The Conover House is another of Clarence Luce's simply shaped shingle houses into which he managed to insert quirky and fascinating architectural incident. From the road it shows a big gable end without eaves and a loose window arrangement with a single one-story shallow bay window. From the “front” (at right angles to the road), the gable projects a deep, visorlike eave, under one corner of which a second-story bay window is folded. Below this the second-story shingled wall flares as an even more extravagant visor to shelter a porch with steps running the width of the house between stone piers. Four sets of cylindrical columns as close-packed triplets support the porch well under the flaring. Built-in benches to either side of the door divide the porch (for some unknown reason) into three separate sections. To the rear the shingled walls make a corner in a series of polygonal folds, tapered inward as the wall rises, as though inspired by an ancient windmill.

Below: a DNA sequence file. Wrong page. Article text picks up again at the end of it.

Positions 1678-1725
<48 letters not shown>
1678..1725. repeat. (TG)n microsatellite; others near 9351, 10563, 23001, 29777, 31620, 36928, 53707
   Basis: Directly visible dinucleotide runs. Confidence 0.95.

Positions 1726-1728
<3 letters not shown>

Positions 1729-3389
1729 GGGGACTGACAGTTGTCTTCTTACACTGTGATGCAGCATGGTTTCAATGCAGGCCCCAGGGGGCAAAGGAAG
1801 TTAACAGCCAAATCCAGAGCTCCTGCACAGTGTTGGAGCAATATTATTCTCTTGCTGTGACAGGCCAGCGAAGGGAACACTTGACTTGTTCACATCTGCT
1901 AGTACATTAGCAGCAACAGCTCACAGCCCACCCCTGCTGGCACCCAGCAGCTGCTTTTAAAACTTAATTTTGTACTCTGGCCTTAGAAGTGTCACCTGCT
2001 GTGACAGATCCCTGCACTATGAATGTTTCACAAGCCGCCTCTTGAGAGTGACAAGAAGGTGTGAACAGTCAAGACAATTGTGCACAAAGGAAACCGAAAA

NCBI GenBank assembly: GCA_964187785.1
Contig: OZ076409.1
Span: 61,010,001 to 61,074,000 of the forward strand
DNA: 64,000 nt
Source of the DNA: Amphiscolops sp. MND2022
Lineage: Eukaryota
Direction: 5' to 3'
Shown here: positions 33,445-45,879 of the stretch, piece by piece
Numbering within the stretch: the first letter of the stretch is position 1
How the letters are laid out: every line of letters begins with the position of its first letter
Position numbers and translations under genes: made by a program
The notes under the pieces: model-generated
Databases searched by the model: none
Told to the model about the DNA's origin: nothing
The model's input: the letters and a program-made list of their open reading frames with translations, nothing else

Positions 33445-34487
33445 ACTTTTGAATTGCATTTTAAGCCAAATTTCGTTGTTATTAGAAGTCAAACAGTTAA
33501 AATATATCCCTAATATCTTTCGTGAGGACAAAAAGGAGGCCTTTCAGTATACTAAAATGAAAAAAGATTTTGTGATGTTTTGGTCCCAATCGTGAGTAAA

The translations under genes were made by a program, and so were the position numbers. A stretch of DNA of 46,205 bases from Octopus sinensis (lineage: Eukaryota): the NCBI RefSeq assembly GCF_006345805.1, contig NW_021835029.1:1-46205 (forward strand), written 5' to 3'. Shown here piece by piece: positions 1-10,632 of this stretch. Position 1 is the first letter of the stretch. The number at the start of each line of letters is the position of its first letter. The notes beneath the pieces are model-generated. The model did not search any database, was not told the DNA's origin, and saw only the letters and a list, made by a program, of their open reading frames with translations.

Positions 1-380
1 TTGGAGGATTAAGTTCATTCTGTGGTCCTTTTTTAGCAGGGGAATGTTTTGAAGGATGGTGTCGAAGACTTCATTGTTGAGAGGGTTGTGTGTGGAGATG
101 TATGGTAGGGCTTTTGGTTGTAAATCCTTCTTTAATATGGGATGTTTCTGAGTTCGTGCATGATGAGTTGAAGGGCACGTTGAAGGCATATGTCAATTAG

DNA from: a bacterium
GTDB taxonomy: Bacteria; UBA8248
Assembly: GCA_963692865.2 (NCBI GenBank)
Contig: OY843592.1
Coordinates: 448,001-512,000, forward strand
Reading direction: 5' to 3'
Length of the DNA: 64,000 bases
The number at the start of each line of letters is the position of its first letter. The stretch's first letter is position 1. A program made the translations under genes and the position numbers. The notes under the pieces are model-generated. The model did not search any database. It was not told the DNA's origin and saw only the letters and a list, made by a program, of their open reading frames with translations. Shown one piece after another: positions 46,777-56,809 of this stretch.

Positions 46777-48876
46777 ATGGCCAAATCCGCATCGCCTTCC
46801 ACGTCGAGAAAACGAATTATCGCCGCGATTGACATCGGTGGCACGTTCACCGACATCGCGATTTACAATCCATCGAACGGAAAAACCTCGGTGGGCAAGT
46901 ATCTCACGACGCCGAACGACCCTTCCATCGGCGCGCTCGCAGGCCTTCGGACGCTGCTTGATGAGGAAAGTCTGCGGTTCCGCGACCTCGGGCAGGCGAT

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Reverend Coit Conover House
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